GSM/GPRS

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This page is a translated version of the page GSM/GPRS and the translation is 100% complete.
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English • ‎русский

The Wiren Board controller is equipped with GSM/GPRS-module which can provide the following functions:

  • send/receive SMS
  • connect to the Internet via GPRS

See the module description for the full list of features:

  • 3G modem in Wiren Board 5 and Wiren Board 6: SIM5300E
  • 2G modem in Wiren Board 4, 5 and 6: SIM800 or M660A;
  • Wiren Board Smart Home 3.5, Wiren Board 4:

SIM900R.


Getting started

Connect the antenna and insert the SIM card before starting the controller. If you have enabled the controller without a SIM card, restart the modem using the wb-gsm utility after installing it (see below).

Modem in Linux

Inside the controller, the modem is connected to the processor in one of two ways:

  • via UART port (device /dev/ttyGSM (previously: /dev/ttyAPP0)) - all modems, including 3G;
  • via USB port (devices /dev/ttyACM0-/dev/ttyACM6) - 3G only.

You can work with the modem at a low level by sending commands to the port /dev/ttyygsm or /dev/ttyACM0, respectively. For 3G-connection port UART is not suitable due to the bandwidth limitations of the UART-channel, you should use ACM-port /dev/ttyACM0.

Modem control pins PWRKEY and RESET are also connected to the processor, you can turn off or restart the modem using them. Usually you do not need to work with them directly - the reboot is performed by the wb-gsm utility (see below), but also direct access to these contacts via GPIO is implemented (read more about GPIO, look for the corresponding names in the table).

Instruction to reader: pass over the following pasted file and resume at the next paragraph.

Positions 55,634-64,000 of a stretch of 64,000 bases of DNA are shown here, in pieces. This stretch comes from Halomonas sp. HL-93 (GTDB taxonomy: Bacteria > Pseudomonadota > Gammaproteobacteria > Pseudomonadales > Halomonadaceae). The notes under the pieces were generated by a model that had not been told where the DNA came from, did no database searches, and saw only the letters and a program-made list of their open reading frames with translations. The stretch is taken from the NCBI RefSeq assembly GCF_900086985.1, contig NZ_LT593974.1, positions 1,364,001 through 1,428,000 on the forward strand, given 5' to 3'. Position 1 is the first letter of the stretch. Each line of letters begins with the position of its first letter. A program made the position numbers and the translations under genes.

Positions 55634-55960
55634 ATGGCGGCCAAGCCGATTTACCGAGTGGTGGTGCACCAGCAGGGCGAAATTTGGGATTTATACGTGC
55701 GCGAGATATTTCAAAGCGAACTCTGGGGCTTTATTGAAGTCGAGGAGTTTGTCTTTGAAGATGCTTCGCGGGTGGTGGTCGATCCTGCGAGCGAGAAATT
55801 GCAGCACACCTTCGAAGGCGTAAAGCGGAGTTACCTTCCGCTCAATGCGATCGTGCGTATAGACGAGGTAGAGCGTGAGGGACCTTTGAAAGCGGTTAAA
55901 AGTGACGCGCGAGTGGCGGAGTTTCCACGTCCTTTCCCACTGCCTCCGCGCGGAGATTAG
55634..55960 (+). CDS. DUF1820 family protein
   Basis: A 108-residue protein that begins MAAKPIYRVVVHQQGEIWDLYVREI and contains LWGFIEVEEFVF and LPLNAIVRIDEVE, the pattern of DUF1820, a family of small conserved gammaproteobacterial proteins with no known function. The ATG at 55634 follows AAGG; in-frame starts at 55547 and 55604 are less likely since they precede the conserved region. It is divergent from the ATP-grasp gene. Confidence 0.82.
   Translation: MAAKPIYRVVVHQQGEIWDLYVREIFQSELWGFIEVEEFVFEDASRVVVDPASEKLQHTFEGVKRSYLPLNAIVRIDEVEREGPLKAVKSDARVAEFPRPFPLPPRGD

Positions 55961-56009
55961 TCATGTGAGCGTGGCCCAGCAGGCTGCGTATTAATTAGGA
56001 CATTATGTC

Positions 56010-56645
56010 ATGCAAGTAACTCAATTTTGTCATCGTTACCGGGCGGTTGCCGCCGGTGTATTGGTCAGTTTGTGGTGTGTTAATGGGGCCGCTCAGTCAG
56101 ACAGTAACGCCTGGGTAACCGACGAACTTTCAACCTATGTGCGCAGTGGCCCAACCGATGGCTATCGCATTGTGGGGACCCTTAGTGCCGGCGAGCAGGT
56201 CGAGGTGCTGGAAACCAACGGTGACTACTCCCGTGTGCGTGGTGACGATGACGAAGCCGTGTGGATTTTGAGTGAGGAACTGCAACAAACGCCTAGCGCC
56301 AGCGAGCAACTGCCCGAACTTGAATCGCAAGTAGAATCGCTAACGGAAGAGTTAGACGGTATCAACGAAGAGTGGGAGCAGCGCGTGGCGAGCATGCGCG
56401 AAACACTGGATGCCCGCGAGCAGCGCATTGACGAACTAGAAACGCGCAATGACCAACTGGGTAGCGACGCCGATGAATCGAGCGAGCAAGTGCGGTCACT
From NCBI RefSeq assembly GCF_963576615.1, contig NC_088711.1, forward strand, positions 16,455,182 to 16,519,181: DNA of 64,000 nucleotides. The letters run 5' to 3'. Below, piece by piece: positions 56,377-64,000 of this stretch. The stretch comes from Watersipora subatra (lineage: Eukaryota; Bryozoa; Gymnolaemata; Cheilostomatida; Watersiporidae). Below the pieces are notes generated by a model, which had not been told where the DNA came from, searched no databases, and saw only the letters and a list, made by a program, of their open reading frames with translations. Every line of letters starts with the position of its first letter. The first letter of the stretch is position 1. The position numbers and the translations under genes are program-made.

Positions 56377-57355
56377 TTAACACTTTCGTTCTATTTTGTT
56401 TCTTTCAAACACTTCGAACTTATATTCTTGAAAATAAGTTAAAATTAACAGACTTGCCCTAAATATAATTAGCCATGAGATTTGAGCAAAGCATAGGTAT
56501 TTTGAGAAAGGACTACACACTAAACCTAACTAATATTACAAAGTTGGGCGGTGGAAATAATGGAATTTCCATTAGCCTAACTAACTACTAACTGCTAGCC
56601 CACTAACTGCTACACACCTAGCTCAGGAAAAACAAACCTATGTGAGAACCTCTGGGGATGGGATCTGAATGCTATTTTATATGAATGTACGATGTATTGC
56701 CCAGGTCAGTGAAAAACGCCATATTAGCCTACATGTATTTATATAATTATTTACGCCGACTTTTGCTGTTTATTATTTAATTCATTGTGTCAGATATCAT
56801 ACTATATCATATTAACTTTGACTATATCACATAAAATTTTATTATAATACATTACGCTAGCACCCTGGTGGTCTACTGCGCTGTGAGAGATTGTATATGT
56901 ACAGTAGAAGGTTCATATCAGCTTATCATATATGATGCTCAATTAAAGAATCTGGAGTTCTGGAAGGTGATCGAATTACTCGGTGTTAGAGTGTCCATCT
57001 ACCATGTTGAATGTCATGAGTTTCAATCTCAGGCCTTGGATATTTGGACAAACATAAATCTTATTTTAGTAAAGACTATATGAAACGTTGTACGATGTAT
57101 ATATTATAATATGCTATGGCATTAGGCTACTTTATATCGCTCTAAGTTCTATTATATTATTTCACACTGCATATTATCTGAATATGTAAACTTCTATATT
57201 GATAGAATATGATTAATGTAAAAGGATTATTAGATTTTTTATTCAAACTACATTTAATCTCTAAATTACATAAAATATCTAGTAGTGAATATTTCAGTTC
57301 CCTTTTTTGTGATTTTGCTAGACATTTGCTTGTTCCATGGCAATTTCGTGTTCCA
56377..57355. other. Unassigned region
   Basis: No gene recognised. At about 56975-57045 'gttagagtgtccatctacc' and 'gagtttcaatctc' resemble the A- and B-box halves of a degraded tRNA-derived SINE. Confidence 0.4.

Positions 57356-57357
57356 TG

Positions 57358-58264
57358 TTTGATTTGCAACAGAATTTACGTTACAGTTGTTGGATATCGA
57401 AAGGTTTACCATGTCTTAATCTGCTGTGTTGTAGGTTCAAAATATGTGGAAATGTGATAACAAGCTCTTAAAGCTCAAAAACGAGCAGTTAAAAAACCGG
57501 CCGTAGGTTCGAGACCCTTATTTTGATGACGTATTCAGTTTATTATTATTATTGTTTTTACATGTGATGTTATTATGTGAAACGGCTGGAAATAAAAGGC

Enabling the module

By default, the modem is automatically turned on when the controller boots. Then it can be turned off and reloaded with the wb-gsm utility (the utility is included in the standard image in the wb-utils package).

$ wb-gsm on #  turn on the device
$ wb-gsm off #  turn off the device
$ wb-gsm reset #  reboot the enabled device
$ wb-gsm restart_if_broken #  enable or reboot if the modem is not responding


SIM7000E 2G/NB-IoT modems

The SIM7000E 2G/NB-IoT modem is set to select GSM and LTE networks automatically by default. However, in a network or with aSIM card without NB-IoT support, the modem is not registered in the GSM (GPRS) network. In order for the modem to be able to register in the GSM network, it is necessary to force it into 'GSM only' mode.

In the terminal mode of the modem, for example, in the minicom program (see below section #low-Level work with the module via AT-commands), you must enter the mode selection command:

AT+CNMP=13

Possible values:(command AT+CNMP=?): 2-Automatic,13-GSM Only,38-LTE Only,51-GSM And LTE Only

The mode is remembered and active and after power off, you need to set the mode once.

To return to IoT mode, run the following command:

AT+CNMP=51 


Sending and receiving SMS and USSD

gammu-config

The easiest way to work with SMS is with the help of Gammu program (this is a fork of gnokii utility, which has ceased to be developed).

(here is a brief instruction below, see the full documentation on the project website)

  1. Create a configuration file by running gammu-config
    1. In the Port parameter, specify /dev/ttyGSM
    2. In the Connection parameter, specifyat115200
  2. Command examples
$ gammu networkinfo # view the networkand the base station which you are connected to
$ gammu geteachsms # print all SMS